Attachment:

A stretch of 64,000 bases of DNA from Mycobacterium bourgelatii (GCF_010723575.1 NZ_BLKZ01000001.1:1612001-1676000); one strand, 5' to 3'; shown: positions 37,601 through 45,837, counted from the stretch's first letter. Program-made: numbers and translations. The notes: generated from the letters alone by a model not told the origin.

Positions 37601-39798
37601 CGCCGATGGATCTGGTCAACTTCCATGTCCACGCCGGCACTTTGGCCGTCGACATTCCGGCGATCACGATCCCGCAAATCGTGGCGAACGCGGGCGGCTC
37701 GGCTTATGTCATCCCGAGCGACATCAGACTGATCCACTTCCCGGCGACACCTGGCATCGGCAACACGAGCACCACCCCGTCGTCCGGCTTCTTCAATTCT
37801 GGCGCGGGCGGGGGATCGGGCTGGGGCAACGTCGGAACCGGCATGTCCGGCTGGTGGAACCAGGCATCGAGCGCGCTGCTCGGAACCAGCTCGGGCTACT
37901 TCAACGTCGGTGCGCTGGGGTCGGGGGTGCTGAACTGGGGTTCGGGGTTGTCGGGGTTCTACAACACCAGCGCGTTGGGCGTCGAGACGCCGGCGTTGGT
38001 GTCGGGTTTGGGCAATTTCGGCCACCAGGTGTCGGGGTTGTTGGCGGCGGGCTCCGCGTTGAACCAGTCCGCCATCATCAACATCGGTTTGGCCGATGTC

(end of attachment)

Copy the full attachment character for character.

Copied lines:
A stretch of 64,000 bases of DNA from Mycobacterium bourgelatii (GCF_010723575.1 NZ_BLKZ01000001.1:1612001-1676000); one strand, 5' to 3'; shown: positions 37,601 through 45,837, counted from the stretch's first letter. Program-made: numbers and translations. The notes: generated from the letters alone by a model not told the origin.

Positions 37601-39798
37601 CGCCGATGGATCTGGTCAACTTCCATGTCCACGCCGGCACTTTGGCCGTCGACATTCCGGCGATCACGATCCCGCAAATCGTGGCGAACGCGGGCGGCTC
37701 GGCTTATGTCATCCCGAGCGACATCAGACTGATCCACTTCCCGGCGACACCTGGCATCGGCAACACGAGCACCACCCCGTCGTCCGGCTTCTTCAATTCT
37801 GGCGCGGGCGGGGGATCGGGCTGGGGCAACGTCGGAACCGGCATGTCCGGCTGGTGGAACCAGGCATCGAGCGCGCTGCTCGGAACCAGCTCGGGCTACT
37901 TCAACGTCGGTGCGCTGGGGTCGGGGGTGCTGAACTGGGGTTCGGGGTTGTCGGGGTTCTACAACACCAGCGCGTTGGGCGTCGAGACGCCGGCGTTGGT
38001 GTCGGGTTTGGGCAATTTCGGCCACCAGGTGTCGGGGTTGTTGGCGGCGGGCTCCGCGTTGAACCAGTCCGCCATCATCAACATCGGTTTGGCCGATGTC